Cllr Barry Lewis is the Leader of Derbyshire County Council

We glimpsed a rare moment of what could have been a ubiquitous story on 3rd May in North East Derbyshire district – a straight council gain from Labour. Across the County (and the city of Derby) we have not fared as badly as some comparable county areas losing just 6.5 per cent of the Conservative seats, 11 seats vs. 51 Labour ones (25 per cent). We now find ourselves in the rare position of having more Conservative councillors in Derbyshire than Labour ones.

In Clay Cross Sharley Park Leisure Centre, in Labour’s mining heartlands, a place that played a pivotal role in the formation of the party a seismic shock was unfolding the Returning Officer declared a procession of new Conservative seats, leading, for the first time in the history of the district to a Conservative controlled council – the only one in the country to go directly from Labour to Conservative during the worst local election results for our party since 1995. It seemed perverse to be celebrating such a victory when all across the country we haemorrhaged seats, lost councils and good hardworking people. The only comfort we could take from the day was that it wasn’t good for Labour either.

As the day unfolded there were more shocks in Derbyshire, firstly in Bolsover, Dennis Skinner’s fiefdom, where 40 years of Labour control was wiped out by independents, going to No Overall Control with two new Conservative councillors in the seat of Balborough. Our new councillors are in the home village of the County Council Labour Leader Anne Western, who went from six Labour district councillors to zero overnight.

In Erewash we retained control, just three seats down, nothing like the inglorious haemorrhaging we were seeing elsewhere. South Derbyshire was just two seats down for us in the end. Where we did less well was Amber Valley Borough, which had some particular Greenbelt issues that impacted on the vote for our incumbent Conservatives and we went six down. In High Peak Conservative control was lost along with seven seats. A recent high profile Conservative visitor there may or may not have helped. Derby City, out by thirds built upon last year’s success and added a new councillor whilst Labour lost six. However, the Lib Dem rout we were witnessing elsewhere just wasn’t materialising in the same way in Derbyshire.

And we did this by, as I said in my previous article, making it clear we would not take part in the European election campaign. We demonstrated a shared frustration and anxiety with voters about letting Jeremy Corbyn sit at the table to come to a deal on Brexit.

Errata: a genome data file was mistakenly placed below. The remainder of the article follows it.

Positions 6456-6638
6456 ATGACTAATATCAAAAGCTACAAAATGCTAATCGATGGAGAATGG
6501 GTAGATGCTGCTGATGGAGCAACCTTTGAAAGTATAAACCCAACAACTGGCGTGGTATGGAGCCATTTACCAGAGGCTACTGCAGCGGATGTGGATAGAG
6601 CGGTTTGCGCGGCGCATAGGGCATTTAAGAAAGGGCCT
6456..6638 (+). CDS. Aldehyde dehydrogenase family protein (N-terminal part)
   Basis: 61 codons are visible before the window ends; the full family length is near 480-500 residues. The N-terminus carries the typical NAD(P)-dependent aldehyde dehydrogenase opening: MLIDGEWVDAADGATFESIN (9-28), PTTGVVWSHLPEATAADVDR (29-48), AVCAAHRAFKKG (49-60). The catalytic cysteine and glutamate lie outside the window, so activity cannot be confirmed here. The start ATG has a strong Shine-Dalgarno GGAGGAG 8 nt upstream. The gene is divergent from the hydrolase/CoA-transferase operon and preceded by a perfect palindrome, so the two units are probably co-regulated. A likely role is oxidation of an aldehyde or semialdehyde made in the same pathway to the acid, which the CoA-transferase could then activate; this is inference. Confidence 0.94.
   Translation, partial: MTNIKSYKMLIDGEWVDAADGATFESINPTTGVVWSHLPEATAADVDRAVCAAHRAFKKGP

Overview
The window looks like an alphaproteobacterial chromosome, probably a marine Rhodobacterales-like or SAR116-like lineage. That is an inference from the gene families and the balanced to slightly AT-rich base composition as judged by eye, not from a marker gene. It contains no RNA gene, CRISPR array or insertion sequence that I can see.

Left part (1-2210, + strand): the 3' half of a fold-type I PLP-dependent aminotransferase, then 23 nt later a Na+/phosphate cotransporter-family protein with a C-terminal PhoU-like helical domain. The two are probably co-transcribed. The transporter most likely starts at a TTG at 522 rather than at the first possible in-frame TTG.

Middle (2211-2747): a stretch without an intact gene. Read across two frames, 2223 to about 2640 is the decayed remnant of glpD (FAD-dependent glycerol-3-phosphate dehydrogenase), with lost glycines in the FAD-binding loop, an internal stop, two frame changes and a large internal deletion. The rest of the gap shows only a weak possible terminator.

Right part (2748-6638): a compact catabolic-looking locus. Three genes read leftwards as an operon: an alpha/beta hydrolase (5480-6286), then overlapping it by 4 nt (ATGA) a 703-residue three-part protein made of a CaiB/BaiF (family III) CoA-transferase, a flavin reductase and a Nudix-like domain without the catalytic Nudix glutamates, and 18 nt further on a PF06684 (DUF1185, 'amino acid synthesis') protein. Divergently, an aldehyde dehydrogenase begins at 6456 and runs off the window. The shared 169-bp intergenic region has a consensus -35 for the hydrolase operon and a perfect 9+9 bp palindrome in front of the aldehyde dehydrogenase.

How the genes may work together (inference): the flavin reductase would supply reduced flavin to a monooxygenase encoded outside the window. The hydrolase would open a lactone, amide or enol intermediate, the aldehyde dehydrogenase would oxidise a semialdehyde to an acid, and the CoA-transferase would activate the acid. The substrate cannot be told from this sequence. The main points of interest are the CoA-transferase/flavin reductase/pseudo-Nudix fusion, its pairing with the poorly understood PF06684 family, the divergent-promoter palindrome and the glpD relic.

With Brexit sorted Conservatives could have seen results like North East Derbyshire across the Midlands and North and consolidation elsewhere. Labour have turned their back on the working classes of the Midlands and the North and their regressive backward looking, Marxist brand of politics and institutional anti-Semitism has rotted its heart. Elsewhere the Lib Dems only made gains because largely there was nowhere else to go – not, as they claim because they were the party for remainers or that people have changed their minds about Brexit. We even kept the independents at bay. And UKIP is now too toxic for most people’s tastes.

Interestingly, and if further proof were needed that our approach worked, the new Conservative Leader of the council at Walsall, Cllr Mike Bird, said their message to constituents was they wouldn’t be taking part in the European election campaign and that their victory was in spite of the Prime Minister. There appears to be a correlation between Conservative success and a stance that shows you support the democratic wishes and views of the people.

Had the Prime Minister and her government delivered Brexit on 29th March, as was promised to the people, deal or no deal, we would be celebrating the fact that more Conservative councils would delivering vital cost effective and efficient local services across the nation for more residents. Instead we saw the loss of over 1,300 councillors and 49 Conservative councils.

Now we have to listen to Jeremy Corbyn trying to spin Labour’s losses as a win and our Prime Minister, adding insult to injury to the Party by talking of coming to a deal with Labour, which will mean some sort of Customs Union fudge that sees us leave the EU in name only.

We have an opportunity to demonstrate to the country that we really are the Party for the working classes but only if we deliver what we promised and what they voted for. If we honour the letter and spirit of the referendum result we will appeal to new demographics that will refresh the party, across the North and the Midlands.

The Prime Minister’s current course will likely deliver a Labour Government led by Jeremy Corbyn by giving him credibility and that would be a disaster. This would make any of the worst Brexit scenario predictions look like a walk in the park. And that is why the Prime Minister must resign and the government must accept that we must leave the EU now – even without a deal.